Cover Photo by Aubrey Young
I am about halfway through the number of semesters that I have come to commit to my MLIS program. Looking back, it is one thing to read advice, another to follow it, and yet another to be able to grasp and appreciate the tangible results; grown almost without your knowledge and far more useful than you would have thought.
Oftentimes, in a library science program, it is hard to keep the balance between work and school and all the rest; and it is only every few months or so that I add on yet another task to my career strategy: beginner steps of finding career pathway classes, intermediate ones of networking at a local conference, advanced levels of acquiring that longed for internship for one semester and being more than ready to find another for the next. I started some things too late, failed on certain others, and still do not meet and greet other professionals in the library science field nearly as much as I would like. Yet, I can see, even at the bare level of the projects I do for classes and the fieldwork I will be doing in the future, a coalescence of my past experience, present interests, and future hopes. I have my professors to thank as much as my own care in picking and choosing them, as following the course numbers laid out in a line is not much reassurance while picking over all the warning signs that what you take matters little, and yet I have come out with multiple working Library Guides, a solid collection of academic writing, and an overall better sense of what I will need to do to immerse myself in my chosen section of library science: a librarian dead-set on advocating for queer people in her community, whether it be public or academic.
This crowning summation is not something I came up with overnight. Rather, it started more as a fallback to as to speed up the process of deciding on various projects: what information community to write about; what LibGuide to center information needs around; what research to fuel various discussion posts with, whether it be a solid 800-900 word post, much as is this entry consists of, or a succinct Instagram post promising bigger and better things. Eventually, I came to realize the usefulness of all this work, ‘evidence’ if you will, familiar to anyone who is checking off the various skillsets inculcated by varying classes in hopes of not having to scramble too hard to put together one’s ‘e-Portfolio’, thus justifying one’s receiving of a Master’s degree. It shows employers that I am serious about my passions, as my mentioning of my desire to make libraries more queer-friendly, especially for teenagers first exploring their identity, has already garnered me an internship. Equally important, if not more so, are that these assignments are exactly what I can start putting into those dusty LinkedIn categories when it comes to project examples and profession related creations, as if there is one thing that a public or academic librarian needs to be familiar with, it is how to interact with the Internet and extract myriad informational somethings out of various blank slates, from Google Sites and Piktochart to Twitter and Pinterest. This entire path of realization is likely nothing new to many of you, and yet for many others not yet immersed, it may serve as a reassurance that even the simple following of a list provided by your chosen Master’s program may bear fruit, so long as one is constantly taking one’s balance of personal and professional seriously. Identity politics is a contested concept, and yet here I am, using every academic opportunity I get to build an educational portfolio that shows off my skills as much as it does my passions.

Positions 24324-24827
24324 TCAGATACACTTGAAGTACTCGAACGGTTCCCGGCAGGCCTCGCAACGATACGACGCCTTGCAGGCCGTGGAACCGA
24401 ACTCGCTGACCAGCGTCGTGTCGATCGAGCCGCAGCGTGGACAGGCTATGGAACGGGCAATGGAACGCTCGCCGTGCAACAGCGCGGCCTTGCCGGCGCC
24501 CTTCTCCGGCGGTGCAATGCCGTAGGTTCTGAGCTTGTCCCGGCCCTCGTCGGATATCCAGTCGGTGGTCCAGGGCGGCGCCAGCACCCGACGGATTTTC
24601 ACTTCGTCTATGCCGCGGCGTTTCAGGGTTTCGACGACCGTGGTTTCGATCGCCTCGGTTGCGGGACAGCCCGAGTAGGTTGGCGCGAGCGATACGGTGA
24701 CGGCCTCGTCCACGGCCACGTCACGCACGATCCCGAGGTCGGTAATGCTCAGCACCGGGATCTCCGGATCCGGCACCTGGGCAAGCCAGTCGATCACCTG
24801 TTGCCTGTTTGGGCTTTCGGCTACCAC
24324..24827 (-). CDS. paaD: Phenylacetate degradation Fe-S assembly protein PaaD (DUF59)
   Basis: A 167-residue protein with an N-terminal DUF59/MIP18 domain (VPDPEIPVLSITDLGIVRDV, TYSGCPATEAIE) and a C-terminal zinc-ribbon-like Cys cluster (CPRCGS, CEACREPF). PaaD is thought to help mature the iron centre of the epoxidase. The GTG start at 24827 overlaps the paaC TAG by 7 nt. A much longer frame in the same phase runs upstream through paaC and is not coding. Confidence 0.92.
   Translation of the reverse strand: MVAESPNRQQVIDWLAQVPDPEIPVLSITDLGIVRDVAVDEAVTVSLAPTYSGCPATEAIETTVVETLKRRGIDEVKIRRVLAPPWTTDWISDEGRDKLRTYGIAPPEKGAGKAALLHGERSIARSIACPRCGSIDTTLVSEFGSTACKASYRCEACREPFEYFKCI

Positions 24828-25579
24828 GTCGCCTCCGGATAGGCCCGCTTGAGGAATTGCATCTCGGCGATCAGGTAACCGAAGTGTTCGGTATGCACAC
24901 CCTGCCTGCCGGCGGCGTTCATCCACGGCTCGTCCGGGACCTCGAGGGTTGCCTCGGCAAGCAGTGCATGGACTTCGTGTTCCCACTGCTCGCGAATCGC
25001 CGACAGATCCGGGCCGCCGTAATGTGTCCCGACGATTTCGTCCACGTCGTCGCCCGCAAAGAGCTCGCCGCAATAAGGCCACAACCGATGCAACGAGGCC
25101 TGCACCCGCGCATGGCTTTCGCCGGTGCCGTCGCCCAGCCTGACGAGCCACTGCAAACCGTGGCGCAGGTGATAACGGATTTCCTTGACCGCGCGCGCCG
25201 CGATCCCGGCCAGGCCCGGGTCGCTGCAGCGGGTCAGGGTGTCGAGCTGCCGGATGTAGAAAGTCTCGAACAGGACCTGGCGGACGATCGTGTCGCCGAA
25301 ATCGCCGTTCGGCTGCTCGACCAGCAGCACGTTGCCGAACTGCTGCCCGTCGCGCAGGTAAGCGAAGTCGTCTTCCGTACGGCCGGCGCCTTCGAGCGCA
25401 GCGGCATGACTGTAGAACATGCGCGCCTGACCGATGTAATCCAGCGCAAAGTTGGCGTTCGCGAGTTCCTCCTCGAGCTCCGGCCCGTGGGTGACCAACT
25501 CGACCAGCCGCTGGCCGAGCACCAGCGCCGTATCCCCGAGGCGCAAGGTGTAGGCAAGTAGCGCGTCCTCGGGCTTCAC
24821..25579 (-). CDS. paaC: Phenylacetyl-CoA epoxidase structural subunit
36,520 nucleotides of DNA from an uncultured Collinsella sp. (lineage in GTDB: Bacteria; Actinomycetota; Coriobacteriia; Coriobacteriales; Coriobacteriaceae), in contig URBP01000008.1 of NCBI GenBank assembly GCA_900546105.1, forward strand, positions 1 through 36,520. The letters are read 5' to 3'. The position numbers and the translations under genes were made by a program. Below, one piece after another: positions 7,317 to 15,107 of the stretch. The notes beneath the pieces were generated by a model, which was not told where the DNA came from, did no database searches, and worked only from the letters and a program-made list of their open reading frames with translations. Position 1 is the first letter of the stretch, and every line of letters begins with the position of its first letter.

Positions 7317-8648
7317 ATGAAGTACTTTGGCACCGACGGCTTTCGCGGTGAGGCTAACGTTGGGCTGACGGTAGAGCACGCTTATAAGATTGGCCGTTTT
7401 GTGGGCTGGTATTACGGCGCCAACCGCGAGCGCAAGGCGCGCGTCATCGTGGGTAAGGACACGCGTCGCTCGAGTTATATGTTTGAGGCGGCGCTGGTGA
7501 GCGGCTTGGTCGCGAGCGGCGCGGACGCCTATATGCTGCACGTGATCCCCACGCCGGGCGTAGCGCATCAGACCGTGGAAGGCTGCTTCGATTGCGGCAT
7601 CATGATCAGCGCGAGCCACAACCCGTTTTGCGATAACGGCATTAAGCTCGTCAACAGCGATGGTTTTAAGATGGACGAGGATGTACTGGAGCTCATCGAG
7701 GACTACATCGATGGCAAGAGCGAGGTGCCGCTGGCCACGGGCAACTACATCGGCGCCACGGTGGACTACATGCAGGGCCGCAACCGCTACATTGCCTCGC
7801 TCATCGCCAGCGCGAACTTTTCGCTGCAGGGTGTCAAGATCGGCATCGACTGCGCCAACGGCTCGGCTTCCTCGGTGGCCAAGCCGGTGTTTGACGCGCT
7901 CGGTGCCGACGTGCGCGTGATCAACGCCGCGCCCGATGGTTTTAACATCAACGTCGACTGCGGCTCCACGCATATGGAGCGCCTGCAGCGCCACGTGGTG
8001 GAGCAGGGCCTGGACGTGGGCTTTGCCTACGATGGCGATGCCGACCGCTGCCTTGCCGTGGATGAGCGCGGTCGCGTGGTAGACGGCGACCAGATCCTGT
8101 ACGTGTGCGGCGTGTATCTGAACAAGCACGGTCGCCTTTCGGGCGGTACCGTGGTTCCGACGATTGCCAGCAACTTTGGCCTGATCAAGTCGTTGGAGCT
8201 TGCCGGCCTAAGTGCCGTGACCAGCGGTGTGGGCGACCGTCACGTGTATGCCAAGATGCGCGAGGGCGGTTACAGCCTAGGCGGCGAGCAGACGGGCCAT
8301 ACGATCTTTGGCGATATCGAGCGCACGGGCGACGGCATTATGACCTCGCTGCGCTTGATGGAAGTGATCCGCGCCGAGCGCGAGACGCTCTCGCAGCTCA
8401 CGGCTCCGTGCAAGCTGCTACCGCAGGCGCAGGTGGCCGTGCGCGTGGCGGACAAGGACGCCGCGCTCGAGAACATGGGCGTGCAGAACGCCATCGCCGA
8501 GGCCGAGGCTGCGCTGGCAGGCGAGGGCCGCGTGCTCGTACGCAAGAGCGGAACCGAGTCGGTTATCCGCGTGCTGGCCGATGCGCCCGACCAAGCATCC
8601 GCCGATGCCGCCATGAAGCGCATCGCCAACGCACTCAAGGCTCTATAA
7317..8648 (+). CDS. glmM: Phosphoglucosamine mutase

In the end, I am taking two semesters longer to officially enter the field of librarianship than first assumed, and I still have some balancing to figure out regarding my petition for advancement to graduate candidacy. However, I have big plans for the next three semesters, and I am more than excited to dive into my first real internship and get a more organic view of what it means to work in the public sphere, attend conferences, and keep generally abreast of all the latest trends, from the newest technology to most recent lobbying efforts for stronger library infrastructure. To all of you reading, does any part of my journey seem familiar? If so, what happy surprises have you experienced, and how do you plan on building on them?